Over six months have passed since the Taliban seized Kabul on August 15, 2021. In that time, decades of hard-won progress have been reversed and nearly all facets of Afghan society have been subject to the Taliban’s version of Sharia Law.
Afghan women and girls have borne the brunt of the resurgence of the Taliban. Those who once had opportunity, freedom, and dreams of a brighter future are now living under gender apartheid – excluded from nearly all forms of public life and facing violence, intimidation, and threats for demanding the return of their full and equal rights.
Below, we outline the month-by-month rollback of Afghan women’s rights and freedoms under an emboldened Taliban regime. We hope it highlights the desperate situation that is essentially a war on women and girls and demonstrates how urgently they need our solidarity.
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August 2021. The Taliban takes full control of Kabul on August 15th, immediately closing all schools and imposing “temporary restrictions” on Afghan women, supposedly due to the security situation. In press statements, the group crafts an image of itself as a new and more moderate “Taliban 2.0” and reassures women that they will have the “same rights” as men. Aware of the Taliban’s history, Afghan women see through the group’s rhetoric and take to the streets to protest.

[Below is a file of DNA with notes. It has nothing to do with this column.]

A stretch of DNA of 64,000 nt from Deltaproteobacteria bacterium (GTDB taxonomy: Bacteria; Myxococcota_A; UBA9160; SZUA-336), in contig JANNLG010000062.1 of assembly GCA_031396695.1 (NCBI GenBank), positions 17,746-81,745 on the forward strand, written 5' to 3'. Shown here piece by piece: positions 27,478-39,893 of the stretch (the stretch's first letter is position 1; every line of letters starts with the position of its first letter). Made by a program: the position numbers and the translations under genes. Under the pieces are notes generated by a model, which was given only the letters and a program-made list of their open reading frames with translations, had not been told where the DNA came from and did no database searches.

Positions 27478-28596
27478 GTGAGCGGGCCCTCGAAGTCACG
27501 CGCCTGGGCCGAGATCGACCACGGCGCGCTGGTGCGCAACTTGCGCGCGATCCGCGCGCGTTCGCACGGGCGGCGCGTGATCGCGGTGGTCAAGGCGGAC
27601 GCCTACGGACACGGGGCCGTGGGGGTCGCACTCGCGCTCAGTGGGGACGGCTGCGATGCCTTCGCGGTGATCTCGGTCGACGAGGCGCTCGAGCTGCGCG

September 2021. Despite its “media-savvy” approach, within months the Taliban shows its true colors as it begins drastically rolling back women’s rights. It excludes women from its new interim government and, in a clear “symbol for the disappearance of women’s rights in Afghanistan,” replaces the former Ministry of Women’s Affairs with the Ministry for Propagation of Virtue and Prevention of Vice. The group reopens secondary schools for boys, but not for girls, and announces that women will only be permitted to study at university in sex-segregated classes and if they adhere to a strict dress code.
October 2021. The UN World Food Programme releases an analysis estimating that 22.8 million Afghans could face life-threatening levels of food insecurity in 2022 due to prolonged drought, conflict, and economic collapse. The Taliban allows girls in a limited number of provinces to return to secondary school. Its persecution of high-profile Afghan women, however, is only just beginning, as the group assassinates a former policewoman in her home and commits further “revenge attacks” on former government officials. In Kabul, Taliban officials intimidate women’s rights activists who take to the streets demanding their rights to education and employment and strike them with batons. International media expose these atrocities and say the Taliban is “reverting to its old tactics.”